For an avowed modernist like architect Marty McElveen, the 1850s double gallery house on South Rampart Street might seem an unlikely choice.
But buying the house meant a world of opportunity to the first-time homebuyer and a chance to live in the burgeoning Faubourg Lafayette neighborhood of Central City, no more than a block from Oretha Castle Haley Boulevard.
“Just because I am a modernist doesn’t mean I don’t appreciate history,” McElveen said. “I do, but I don’t want to replicate it.”
When McElveen’s home opens to the public today, Saturday, Nov. 15, during the Faubourg Lafayette home tour, visitors will have an opportunity to understand why the house offered McElveen the best of both worlds.
“When I bought the house from Felicity Street (Redevelopment) last year, I learned that it had been vacant and without a roof for at least 10 years before they got it,” he said. The nonprofit had stabilized the house, put on a new roof and unenclosed the signature front galleries after acquiring the house in 2001.
When McElveen purchased it from them, they had not yet restored the entablature and parapet on the façade and had only just begun framing the new service wing at the rear.
“It was up to me to complete the renovation. That’s where the opportunity came in,” McElveen said.
Although plenty of people would shy away from renovating a badly deteriorated 3,000-square-foot house, McElveen likes to get physically involved with his projects.
He estimates that he and his dad teamed up to do about 40 percent of the work on the house to date.
McElveen, who also teaches a design studio at the Tulane University School of Architecture, found design alone to be unsatisfying, so he began a fabrication business in order to make what he designs. Hands-on is an apt descriptor.
The original portion of McElveen’s almost-finished house maintains a classic double gallery, sidehall floor plan. The front door leads into a hall where a gently curving stair leads upwards.
To the left of the hallway, the living room, dining room and kitchen are connected via a wide opening surrounded by Greek Revival millwork. Despite having been roofless for a decade, the house retains its heart pine floors.
Although the house retains its original elements, McElveen has thoughtfully updated some elements, best exemplified by the sleek kitchen which flows directly into the living and dining rooms.
“The kitchen cabinets are from IKEA, and so is the farmhouse sink. I tried to economize where I could, but that’s very hard for an architect to do — we want things to be perfect,” he said.
For an example of a minor splurge, McElveen pointed to the three pendant lights in the kitchen that came from Restoration Hardware. A bigger one was having the white quartz countertops cut to order and then installed in the kitchen.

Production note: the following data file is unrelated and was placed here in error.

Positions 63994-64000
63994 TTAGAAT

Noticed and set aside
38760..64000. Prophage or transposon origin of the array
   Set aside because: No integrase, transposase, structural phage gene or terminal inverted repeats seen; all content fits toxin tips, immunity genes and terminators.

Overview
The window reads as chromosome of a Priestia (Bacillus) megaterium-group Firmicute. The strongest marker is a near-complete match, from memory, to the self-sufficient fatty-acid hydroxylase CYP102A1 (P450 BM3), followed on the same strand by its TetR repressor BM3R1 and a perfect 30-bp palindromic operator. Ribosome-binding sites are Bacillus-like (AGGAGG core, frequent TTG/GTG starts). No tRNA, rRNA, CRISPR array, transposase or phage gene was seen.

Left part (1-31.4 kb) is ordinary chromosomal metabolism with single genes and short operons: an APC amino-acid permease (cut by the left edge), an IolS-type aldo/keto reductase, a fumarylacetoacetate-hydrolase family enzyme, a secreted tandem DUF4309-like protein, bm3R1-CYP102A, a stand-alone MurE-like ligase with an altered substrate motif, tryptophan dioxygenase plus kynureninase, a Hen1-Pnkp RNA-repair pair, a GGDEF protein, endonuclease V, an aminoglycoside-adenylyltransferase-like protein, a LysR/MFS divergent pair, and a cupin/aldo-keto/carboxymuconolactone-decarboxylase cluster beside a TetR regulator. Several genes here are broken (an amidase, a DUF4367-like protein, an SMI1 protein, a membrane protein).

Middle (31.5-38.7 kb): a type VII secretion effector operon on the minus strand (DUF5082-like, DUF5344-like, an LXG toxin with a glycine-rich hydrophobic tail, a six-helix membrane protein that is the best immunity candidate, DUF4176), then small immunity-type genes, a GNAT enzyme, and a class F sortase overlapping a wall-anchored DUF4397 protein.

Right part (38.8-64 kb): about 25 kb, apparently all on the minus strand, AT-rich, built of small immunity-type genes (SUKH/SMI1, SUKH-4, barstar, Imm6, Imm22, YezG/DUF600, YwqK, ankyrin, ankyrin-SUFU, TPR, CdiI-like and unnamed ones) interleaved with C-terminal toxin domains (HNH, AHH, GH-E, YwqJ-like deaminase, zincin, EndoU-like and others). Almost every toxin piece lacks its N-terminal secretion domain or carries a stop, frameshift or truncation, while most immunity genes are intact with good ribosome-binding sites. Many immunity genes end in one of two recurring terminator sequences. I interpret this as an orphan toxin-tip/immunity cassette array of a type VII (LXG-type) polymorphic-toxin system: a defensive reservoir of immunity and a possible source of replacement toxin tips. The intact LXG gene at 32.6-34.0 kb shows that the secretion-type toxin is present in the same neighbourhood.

Upstairs, the house has two bedrooms and a full bath with a salvaged clawfoot tub. A second full bath is tucked in at the end of the first floor hallway, partially under the stair.
“I have been renovating the historic front part fairly faithfully,” McElveen said. “But because the rear wing of the house was new construction, it’s offered me creative opportunities I wouldn’t have had otherwise.”
Although the addition resembles a traditional rear service wing in its configuration and proportions, it departs from a predictable script in a variety of ways.
The first is the “butterfly” roofline, consisting of two portions of roof that slope toward one another, forming a V shape. Additionally, in lieu of installing traditional overlapping weatherboards, McElveen has sheathed the rear wing in a rain screen — an impermeable membrane that keeps water from infiltrating the structure’s walls — and covered the screen with horizontal oblongs of Hardie cement siding.
The most distinctive feature of the completed wing will be the perforated metal screens that McElveen plans to install along the upstairs gallery for shade and privacy.
One way that McElveen has been able to wring style out of a modest budget when renovating the front of the house is by using use subway tile in unconventional applications in both of the baths. Instead of creating a horizontal running brick pattern with the tiles, McElveen applied them vertically and in a grid. He used fields of both black and white tiles in each of the baths for visual interest and emphasized the grid lines on the tile fields by using contrasting grout.
When work on the renovation of the interior of the front part of the house wraps up in a week or two, McElveen will move to the rear contemporary addition and plans to find a tenant for the front. It’s all part of the vision for the place that the designer and fabricator has held on to throughout the demanding project.
“After the rear is finished, I’ll get started building my workshop and office in a standalone building in the rear yard,” McElveen said. “And one day, when I have enough money, I’ll even restore the parapet on the façade.”
R. Stephanie Bruno writes about houses and gardens. Contact her at firstname.lastname@example.org and follow her on twitter @rstephaniebruno.